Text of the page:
The translator, R.D. Hicks, remarks: “Epicurus defines philosophy as an activity which by words and arguments secures the happy life”.


In King Lear, Goneril says to the king: “Here do you keep a hundred knights and squires; Men so disorder’d, so debosh’d, and bold, That this our court, infected with their manners, Shows like a riotous inn: epicurism and lust.”


To my son I wrote:

I must admit that it is only now that I have been properly reading Epicurus. I started several times in the past, but repulsed by his language, I always stopped after a few pages. The Oxford Classical Dictionary says: “Epicurus' surviving writings are needlessly difficult, clumsy, ambiguous, badly organised and full of jargon. Present-day knowledge and appreciation of Epicurus' system depends very largely on the poem of Lucretius, De rerum natura 'On the nature of things'.”

On Epicurus I agreed with the OCD. But the more I have been reading him, the more I disagree. Let me quote the introductory paragraph from his letter to Menoeceus:

“Let no one be slow to seek wisdom when he is young nor weary in the search thereof when he is grown old. For no age is too early or too late for the health of the soul. And to say that the season for studying philosophy has not yet come, or that it is past and gone, is like saying that the season for happiness is not yet or that it is now no more. Therefore, both old and young ought to seek wisdom, the former in order that, as age comes over him, he may be young in good things because of the grace of what has been, and the latter in order that, while he is young, he may at the same time be old, because he has no fear of the things which are to come. So we must exercise ourselves in the things which bring happiness, since, if that be present, we have everything, and, if that be absent, all our actions are directed towards attaining it.”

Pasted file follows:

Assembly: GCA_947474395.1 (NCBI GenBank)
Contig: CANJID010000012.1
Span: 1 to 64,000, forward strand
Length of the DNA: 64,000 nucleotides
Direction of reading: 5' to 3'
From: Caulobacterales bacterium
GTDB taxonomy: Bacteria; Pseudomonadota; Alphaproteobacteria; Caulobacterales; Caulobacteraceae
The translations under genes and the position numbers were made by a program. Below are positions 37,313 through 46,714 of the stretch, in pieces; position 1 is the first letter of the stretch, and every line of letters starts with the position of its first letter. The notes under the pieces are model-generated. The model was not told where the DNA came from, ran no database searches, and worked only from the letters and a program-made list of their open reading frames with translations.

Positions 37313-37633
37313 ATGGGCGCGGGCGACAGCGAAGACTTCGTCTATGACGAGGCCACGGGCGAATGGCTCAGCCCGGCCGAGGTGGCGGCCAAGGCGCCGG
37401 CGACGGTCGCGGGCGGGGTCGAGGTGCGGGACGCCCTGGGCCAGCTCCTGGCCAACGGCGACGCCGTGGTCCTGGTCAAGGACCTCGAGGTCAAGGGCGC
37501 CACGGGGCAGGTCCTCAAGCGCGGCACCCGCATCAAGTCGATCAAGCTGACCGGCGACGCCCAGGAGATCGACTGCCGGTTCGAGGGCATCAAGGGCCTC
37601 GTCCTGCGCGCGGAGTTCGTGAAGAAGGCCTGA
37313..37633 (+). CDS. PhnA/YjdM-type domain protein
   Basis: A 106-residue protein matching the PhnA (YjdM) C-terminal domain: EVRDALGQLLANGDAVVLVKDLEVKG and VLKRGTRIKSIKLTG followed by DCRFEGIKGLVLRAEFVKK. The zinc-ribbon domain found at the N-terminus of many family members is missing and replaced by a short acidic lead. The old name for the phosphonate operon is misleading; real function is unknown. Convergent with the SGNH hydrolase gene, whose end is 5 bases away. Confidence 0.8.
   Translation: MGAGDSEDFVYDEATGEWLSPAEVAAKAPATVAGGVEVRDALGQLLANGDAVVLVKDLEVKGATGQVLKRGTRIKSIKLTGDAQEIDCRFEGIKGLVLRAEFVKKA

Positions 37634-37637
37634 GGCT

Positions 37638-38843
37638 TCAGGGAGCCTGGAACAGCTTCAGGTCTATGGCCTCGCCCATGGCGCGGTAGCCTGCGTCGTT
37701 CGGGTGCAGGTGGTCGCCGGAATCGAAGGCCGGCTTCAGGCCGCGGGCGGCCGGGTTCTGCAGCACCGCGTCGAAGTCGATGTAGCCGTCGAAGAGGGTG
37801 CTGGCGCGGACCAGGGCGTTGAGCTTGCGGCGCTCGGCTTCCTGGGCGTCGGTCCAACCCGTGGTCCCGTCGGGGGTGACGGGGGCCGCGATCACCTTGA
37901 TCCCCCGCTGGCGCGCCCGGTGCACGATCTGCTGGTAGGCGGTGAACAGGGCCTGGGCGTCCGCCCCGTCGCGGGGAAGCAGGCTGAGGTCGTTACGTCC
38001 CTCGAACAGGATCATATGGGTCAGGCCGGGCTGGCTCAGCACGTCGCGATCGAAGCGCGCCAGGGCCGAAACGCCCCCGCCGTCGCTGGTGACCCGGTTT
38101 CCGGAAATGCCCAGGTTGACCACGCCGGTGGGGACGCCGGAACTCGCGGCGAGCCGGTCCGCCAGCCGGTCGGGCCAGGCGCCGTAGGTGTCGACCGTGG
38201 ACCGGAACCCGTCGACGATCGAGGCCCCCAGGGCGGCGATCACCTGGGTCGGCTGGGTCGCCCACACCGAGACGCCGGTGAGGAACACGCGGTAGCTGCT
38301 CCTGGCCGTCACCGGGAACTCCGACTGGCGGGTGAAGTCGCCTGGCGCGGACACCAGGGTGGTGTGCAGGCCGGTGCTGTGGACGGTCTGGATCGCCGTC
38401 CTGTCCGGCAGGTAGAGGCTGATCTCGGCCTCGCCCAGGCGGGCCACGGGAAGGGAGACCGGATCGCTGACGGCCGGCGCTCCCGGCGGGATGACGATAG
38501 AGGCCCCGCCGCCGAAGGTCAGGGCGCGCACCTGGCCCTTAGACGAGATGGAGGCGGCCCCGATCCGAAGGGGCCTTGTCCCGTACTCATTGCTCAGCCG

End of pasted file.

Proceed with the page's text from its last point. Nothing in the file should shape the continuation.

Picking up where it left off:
One more thing. Three influential philosophical schools – stoicism, scepticism, and the system of Epicurus – pursued the same aim in life, ataraxy. But they widely differed in the way they pursued this aim, each opposing the other two. All three started around 300 B.C., although each had a long and distinguished pre-history.


A letter to my daughter on Lucretius